"That's really Canadian of us, eh? Touching base about the weather," quips Ron James from his frozen hotel room in Winnipeg, after two minutes and 14 seconds of conversation concerning climate.
Meteorologists and first-date conversation gaps aside, there isn't another group of people in North America or probably the entire world who could have a discussion about regional weather for more than two minutes and actually remain interested. Canadian conversation is astounding.
Standup comedian Ron James is a master of the Canadian conversation, often dealing with a plethora of Canadiana within his shows, including our cities, politics, and donuts. He takes full advantage of our self-satirizing nature, including the devilish charms of "that Tim Horton's maven behind the counter, that bovine betty with the unpretentious country-wide ass."
His comedy tour, Gone With Ron, hits ten towns in Western Canada in three weeks and promises to be a witty mixture of poetry and comedy. Each city he performs in seems to hold a special place for James, and he often talks about customizing material to a local audience.
"I like to have a sense of place," he says. "I like to pay homage to the region that has bought tickets to see me."
James poetically describes his perfect pre-show morning in Calgary as beginning with a hour-long run down the Bow River to watch the city come alive and then going back to the hotel to crack open a paper and customize some material.
"I'll sound like I'm just stroking Calgary, but one of the best shows of my life--I'm serious--was at the Jack Singer last time," swears the comedian. "It was a huge room and I really had to work that room. I hit two hours on the nose, I was so free."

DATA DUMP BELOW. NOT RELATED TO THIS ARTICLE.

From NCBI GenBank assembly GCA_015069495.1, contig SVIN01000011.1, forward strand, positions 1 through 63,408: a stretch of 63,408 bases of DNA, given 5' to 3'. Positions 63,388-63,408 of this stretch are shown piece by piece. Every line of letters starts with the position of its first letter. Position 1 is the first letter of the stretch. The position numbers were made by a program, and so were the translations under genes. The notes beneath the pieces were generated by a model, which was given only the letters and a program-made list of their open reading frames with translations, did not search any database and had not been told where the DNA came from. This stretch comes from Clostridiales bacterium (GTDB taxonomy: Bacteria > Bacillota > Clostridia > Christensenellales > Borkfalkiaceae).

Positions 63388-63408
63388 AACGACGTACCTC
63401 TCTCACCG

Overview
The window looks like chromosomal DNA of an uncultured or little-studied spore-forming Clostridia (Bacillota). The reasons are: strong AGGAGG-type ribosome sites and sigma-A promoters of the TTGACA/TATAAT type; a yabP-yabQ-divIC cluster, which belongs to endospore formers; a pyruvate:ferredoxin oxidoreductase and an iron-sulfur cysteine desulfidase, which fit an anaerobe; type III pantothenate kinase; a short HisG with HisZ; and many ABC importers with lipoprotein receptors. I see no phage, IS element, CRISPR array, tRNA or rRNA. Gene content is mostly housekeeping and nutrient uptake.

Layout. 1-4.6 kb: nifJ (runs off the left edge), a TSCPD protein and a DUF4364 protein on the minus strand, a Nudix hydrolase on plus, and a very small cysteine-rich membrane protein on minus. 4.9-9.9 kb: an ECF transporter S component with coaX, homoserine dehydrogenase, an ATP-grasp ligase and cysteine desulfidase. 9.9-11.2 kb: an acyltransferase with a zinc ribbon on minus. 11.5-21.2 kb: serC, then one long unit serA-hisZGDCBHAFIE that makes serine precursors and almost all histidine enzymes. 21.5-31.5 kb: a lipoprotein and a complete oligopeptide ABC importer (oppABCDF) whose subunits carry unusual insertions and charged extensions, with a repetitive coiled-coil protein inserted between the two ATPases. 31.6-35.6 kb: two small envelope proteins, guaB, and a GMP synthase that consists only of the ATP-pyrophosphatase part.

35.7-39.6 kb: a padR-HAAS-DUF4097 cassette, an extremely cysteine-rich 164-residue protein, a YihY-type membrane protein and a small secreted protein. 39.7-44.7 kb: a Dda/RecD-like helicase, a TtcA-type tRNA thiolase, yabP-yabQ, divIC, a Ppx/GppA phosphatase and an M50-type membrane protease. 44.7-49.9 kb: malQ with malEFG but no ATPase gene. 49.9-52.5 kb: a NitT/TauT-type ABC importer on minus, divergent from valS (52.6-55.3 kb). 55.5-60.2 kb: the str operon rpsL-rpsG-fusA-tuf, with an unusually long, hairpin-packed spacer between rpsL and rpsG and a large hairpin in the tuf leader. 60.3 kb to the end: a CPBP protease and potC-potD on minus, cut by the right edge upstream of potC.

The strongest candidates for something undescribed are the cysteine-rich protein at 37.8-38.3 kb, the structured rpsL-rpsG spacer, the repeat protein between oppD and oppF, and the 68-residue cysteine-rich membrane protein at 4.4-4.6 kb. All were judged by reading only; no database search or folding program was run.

Which is saying plenty, considering he's been in the industry for 25 years. Not only doing the stand up circuit, Ron James was part of the Genie Award-winning writing team for This Hour Has 22 Minutes and received the Comedian of the Year award at the Canadian Comedy Awards. With all those credentials, James pushes himself pretty hard to get the job done and makin' with the funny. He has just one mandate for his performance.
"If the ushers aren't wiping the seats down after my show, I haven't done my job," he declares.
Imagine ushers, icicles dangling from their eyebrows, thawing out the frozen urine of mukluk-sporting audience members with blowtorches and sweeping up donut crumbs from the aisles with a Zamboni at the big igloo downtown. It's what Canadian comics have to deal with, and Ron James is prepared to face it head on.